Rich get richer: Mayweather and Pacquiao purses soar

The first ticket has yet to be sold, but the richest fight in boxing history is getting richer by the day.

New estimates show Floyd Mayweather Jr.'s payoff for fighting Manny Pacquiao could easily be $180 million, up substantially from earlier predictions of $120 million. Pacquiao gets the short end of the purse, but even that is expected to be well over $100 million by the time everything is tallied up.

The money is staggering, though not exactly unexpected. Five years of waiting seem to have only piqued the public's demand for the one fight even casual fans of the sport want to see.

"For whatever it's worth, the buildup over these years has certainly enhanced the fight," promoter Bob Arum. "Everybody knows about it now, even people who don't follow boxing. Plus we have a good economy, unlike in 2009 when people were out of work and didn't have the money to spend."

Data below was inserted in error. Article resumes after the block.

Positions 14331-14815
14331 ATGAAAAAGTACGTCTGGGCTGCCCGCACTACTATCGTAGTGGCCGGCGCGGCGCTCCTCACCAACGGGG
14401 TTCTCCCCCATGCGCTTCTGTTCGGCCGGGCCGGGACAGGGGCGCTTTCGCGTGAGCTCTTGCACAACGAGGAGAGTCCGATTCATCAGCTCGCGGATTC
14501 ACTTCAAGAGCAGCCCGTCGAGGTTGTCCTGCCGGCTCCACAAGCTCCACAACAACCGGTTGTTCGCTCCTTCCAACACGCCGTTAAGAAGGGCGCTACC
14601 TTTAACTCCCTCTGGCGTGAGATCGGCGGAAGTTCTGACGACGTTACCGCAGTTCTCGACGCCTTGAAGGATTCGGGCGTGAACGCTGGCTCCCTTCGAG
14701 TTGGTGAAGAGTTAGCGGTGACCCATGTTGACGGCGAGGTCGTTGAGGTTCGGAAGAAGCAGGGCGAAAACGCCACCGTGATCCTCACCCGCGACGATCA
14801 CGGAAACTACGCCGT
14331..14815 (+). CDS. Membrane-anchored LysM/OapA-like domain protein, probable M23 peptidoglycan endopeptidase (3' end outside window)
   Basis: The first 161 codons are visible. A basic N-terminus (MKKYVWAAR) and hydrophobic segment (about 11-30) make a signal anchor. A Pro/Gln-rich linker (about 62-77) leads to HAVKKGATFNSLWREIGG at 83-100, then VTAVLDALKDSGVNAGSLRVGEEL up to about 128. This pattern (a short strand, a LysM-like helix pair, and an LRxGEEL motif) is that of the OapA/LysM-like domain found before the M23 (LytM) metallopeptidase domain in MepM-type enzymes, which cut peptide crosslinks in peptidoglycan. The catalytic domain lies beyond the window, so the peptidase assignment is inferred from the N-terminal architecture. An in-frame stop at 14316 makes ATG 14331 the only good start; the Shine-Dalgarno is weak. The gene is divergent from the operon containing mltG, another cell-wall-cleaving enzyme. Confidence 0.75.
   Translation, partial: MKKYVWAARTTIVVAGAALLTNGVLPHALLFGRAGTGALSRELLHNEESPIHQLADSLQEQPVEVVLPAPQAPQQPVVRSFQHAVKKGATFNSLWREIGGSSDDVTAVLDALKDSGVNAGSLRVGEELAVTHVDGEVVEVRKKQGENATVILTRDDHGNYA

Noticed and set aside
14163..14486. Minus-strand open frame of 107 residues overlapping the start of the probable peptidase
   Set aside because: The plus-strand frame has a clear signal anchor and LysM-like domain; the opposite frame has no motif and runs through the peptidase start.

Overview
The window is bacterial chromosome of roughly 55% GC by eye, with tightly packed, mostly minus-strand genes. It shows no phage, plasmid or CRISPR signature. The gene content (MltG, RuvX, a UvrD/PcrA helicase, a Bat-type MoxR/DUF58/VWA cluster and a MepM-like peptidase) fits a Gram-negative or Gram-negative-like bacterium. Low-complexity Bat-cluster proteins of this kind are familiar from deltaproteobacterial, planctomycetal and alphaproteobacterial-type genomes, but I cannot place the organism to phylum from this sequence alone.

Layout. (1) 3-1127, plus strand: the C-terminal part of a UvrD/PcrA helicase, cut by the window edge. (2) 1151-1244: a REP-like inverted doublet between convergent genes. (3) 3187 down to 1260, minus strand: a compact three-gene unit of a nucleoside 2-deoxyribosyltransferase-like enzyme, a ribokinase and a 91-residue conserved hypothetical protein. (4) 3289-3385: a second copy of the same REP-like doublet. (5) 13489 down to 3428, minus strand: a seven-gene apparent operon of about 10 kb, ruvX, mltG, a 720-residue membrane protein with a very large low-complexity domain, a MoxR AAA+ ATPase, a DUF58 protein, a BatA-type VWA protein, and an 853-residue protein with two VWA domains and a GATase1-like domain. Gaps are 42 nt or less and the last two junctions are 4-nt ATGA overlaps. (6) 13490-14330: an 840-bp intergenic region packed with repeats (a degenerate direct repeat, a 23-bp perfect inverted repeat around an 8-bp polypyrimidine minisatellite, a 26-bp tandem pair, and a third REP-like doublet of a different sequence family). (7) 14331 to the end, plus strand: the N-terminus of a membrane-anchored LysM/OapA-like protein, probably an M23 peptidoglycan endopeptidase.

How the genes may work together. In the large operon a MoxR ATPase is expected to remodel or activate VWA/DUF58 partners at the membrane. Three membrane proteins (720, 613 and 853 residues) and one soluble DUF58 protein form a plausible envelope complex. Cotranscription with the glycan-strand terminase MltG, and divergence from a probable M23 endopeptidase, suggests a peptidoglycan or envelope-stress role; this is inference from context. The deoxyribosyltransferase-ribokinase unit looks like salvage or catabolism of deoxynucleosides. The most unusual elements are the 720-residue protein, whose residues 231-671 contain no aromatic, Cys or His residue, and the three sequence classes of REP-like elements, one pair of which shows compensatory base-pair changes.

Fans will certainly have to pay a price to see the May 2 welterweight title bout, especially those lucky enough to score a ticket inside the MGM Grand arena itself. Ticket prices there range from $1,500 in the upper deck to $7,500 at ringside — and only a small percentage of the tickets will actually be put on public sale.

Arum said Tuesday the gate at the MGM alone will be more than $72 million, obliterating the previous live gate record of $20 million in Nevada set by Mayweather's 2013 fight with Canelo Alvarez. Though the MGM will provide some tickets for its biggest gamblers, Arum said even the celebrities who can normally get free tickets to sit ringside will have to pay full fare for the fight — if they can get their hands on tickets at all.